keywords = "benzodiazepine, cognitive function, elderly, hypnotic, postural sway, side effect",
author = "Kenichi Tsunoda and Hiroyuki Uchida and Takefumi Suzuki and Koichiro Watanabe and Tetsumori Yamashima and Haruo Kashima",
year = "2010",
month = "12",
doi = "10.1002/gps.2465",
language = "English",
volume = "25",
pages = "1259--1265",
journal = "International Journal of Geriatric Psychiatry",
issn = "0885-6230",
publisher = "John Wiley and Sons Ltd",
number = "12",

}

TY - JOUR

T1 - Effects of discontinuing benzodiazepine-derivative hypnotics on postural sway and cognitive functions in the elderly

AU - Tsunoda, Kenichi

AU - Uchida, Hiroyuki

AU - Suzuki, Takefumi

AU - Watanabe, Koichiro

AU - Yamashima, Tetsumori

AU - Kashima, Haruo

PY - 2010/12

Y1 - 2010/12

N2 - Objective: Benzodiazepines (BZDs) have been reported to cause negative impacts on body stability and cognitive functions, which in turn could result in lethal incidents, including falls, especially in the elderly. This fact notwithstanding, no systematic trial has evaluated the feasibility and benefits of discontinuing BZD-derivative hypnotics in this population, which was addressed in this study. Methods In this 8-week open-label study, subjects aged ≥60 living in a nursing home who received BZD as a hypnotic were recruited. The BZD dose was tapered off over 3 weeks. The following assessments were performed 12 h post-dose at baseline and at endpoint: the Clinical Stabilometric Platform (CSP), the Critical Flicker Fusion Test (CFF), the Repeatable Battery for the Assessment of Neuropsychological Status (RBANS), and the Leeds Sleep Evaluation Questionnaire (LSEQ). Results Thirty subjects were enrolled (mean ± SD age = 79.1 ± 8.9 years, mean ± SD flurazepam equivalent BZD dose = 19.5 ± 10.9 mg/day). Psychiatric diagnoses (DSM-IV) of subjects were as follows: schizophrenia (n = 12), primary insomnia (n = 9), dementia (n = 7), and bipolar disorder (n = 2). In 26 completers, significant changes were found in a total length and a range of trunk motion with eyes closed. Significant improvements were also observed in the CFF and RBANS immediate memory, language, and attention index scores. Subjective worsening in sleep was not reported in those completers, assessed with the LSEQ. Conclusions Our results suggest that discontinuation of BZD hypnotics is feasible in a majority of elderly persons and leads to an improvement in the stability of body and a recovery in cognitive functions during the daytime.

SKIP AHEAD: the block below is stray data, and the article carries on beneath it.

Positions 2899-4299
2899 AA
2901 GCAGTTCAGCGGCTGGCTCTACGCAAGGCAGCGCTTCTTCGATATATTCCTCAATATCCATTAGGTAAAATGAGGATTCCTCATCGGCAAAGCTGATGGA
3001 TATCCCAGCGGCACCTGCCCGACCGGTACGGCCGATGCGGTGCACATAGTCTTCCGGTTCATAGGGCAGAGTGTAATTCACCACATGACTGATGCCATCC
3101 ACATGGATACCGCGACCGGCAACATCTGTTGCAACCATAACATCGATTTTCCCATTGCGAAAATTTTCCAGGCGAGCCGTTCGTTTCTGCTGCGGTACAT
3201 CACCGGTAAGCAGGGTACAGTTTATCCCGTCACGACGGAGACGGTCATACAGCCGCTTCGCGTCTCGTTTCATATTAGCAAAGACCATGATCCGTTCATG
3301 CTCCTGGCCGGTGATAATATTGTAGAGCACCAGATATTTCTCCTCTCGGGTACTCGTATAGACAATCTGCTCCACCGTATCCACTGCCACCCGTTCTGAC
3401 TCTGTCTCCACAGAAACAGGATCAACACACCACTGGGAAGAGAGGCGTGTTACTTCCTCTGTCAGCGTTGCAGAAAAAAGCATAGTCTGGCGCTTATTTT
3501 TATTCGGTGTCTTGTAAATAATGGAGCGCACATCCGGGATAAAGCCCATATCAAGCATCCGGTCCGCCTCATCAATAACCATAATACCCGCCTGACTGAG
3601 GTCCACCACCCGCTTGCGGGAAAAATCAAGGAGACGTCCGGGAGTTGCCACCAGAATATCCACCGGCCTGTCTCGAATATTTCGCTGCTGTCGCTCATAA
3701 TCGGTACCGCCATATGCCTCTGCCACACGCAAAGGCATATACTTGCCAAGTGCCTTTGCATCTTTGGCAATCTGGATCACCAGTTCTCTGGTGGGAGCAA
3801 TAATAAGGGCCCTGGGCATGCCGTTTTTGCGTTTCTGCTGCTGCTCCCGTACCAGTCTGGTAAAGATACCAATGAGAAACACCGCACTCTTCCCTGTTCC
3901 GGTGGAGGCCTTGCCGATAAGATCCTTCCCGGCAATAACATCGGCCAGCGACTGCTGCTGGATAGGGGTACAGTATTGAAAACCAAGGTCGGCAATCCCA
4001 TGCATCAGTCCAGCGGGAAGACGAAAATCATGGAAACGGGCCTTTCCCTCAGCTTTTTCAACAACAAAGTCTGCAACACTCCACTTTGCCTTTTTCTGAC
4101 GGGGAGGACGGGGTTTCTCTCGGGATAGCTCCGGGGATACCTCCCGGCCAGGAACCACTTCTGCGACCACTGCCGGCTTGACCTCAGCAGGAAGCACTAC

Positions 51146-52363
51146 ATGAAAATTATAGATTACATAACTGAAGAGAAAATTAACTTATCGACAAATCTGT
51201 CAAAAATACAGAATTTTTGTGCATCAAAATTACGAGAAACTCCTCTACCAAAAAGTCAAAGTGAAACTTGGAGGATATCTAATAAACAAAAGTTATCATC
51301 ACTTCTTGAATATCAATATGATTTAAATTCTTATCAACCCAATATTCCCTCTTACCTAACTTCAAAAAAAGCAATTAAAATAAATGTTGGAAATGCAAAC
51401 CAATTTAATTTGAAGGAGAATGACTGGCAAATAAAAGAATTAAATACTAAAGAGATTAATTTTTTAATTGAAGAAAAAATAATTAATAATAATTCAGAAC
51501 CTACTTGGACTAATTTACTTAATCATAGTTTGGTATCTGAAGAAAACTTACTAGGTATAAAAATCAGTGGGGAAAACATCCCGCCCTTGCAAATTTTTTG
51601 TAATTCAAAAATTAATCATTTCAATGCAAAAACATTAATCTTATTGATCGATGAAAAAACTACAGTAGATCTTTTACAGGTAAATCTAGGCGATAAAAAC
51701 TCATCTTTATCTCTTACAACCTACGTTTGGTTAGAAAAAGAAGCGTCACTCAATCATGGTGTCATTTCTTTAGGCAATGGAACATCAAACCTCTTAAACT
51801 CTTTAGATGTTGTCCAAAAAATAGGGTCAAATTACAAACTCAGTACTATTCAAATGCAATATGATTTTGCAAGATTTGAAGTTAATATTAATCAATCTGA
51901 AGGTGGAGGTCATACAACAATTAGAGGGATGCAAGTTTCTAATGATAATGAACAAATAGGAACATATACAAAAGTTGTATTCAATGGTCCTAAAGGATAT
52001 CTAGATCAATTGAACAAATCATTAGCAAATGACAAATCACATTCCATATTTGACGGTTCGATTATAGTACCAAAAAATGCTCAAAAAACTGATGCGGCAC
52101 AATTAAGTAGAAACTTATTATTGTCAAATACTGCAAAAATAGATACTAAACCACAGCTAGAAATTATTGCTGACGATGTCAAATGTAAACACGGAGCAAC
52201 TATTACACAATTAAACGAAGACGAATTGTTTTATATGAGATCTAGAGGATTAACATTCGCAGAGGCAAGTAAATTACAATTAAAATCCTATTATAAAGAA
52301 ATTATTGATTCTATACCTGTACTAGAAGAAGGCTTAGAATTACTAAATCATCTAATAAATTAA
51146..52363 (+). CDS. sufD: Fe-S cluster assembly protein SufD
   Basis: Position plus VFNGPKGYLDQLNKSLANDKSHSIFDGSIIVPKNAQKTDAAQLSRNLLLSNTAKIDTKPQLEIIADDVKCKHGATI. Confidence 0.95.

AB - Objective: Benzodiazepines (BZDs) have been reported to cause negative impacts on body stability and cognitive functions, which in turn could result in lethal incidents, including falls, especially in the elderly. This fact notwithstanding, no systematic trial has evaluated the feasibility and benefits of discontinuing BZD-derivative hypnotics in this population, which was addressed in this study. Methods In this 8-week open-label study, subjects aged ≥60 living in a nursing home who received BZD as a hypnotic were recruited. The BZD dose was tapered off over 3 weeks. The following assessments were performed 12 h post-dose at baseline and at endpoint: the Clinical Stabilometric Platform (CSP), the Critical Flicker Fusion Test (CFF), the Repeatable Battery for the Assessment of Neuropsychological Status (RBANS), and the Leeds Sleep Evaluation Questionnaire (LSEQ). Results Thirty subjects were enrolled (mean ± SD age = 79.1 ± 8.9 years, mean ± SD flurazepam equivalent BZD dose = 19.5 ± 10.9 mg/day). Psychiatric diagnoses (DSM-IV) of subjects were as follows: schizophrenia (n = 12), primary insomnia (n = 9), dementia (n = 7), and bipolar disorder (n = 2). In 26 completers, significant changes were found in a total length and a range of trunk motion with eyes closed. Significant improvements were also observed in the CFF and RBANS immediate memory, language, and attention index scores. Subjective worsening in sleep was not reported in those completers, assessed with the LSEQ. Conclusions Our results suggest that discontinuation of BZD hypnotics is feasible in a majority of elderly persons and leads to an improvement in the stability of body and a recovery in cognitive functions during the daytime.

KW - benzodiazepine

KW - cognitive function

KW - elderly

KW - hypnotic

KW - postural sway

KW - side effect

UR - http://www.scopus.com/inward/record.url?scp=78649652813&partnerID=8YFLogxK

UR - http://www.scopus.com/inward/citedby.url?scp=78649652813&partnerID=8YFLogxK

U2 - 10.1002/gps.2465

DO - 10.1002/gps.2465

M3 - Article

VL - 25

SP - 1259

EP - 1265

JO - International Journal of Geriatric Psychiatry

JF - International Journal of Geriatric Psychiatry

SN - 0885-6230

IS - 12

ER -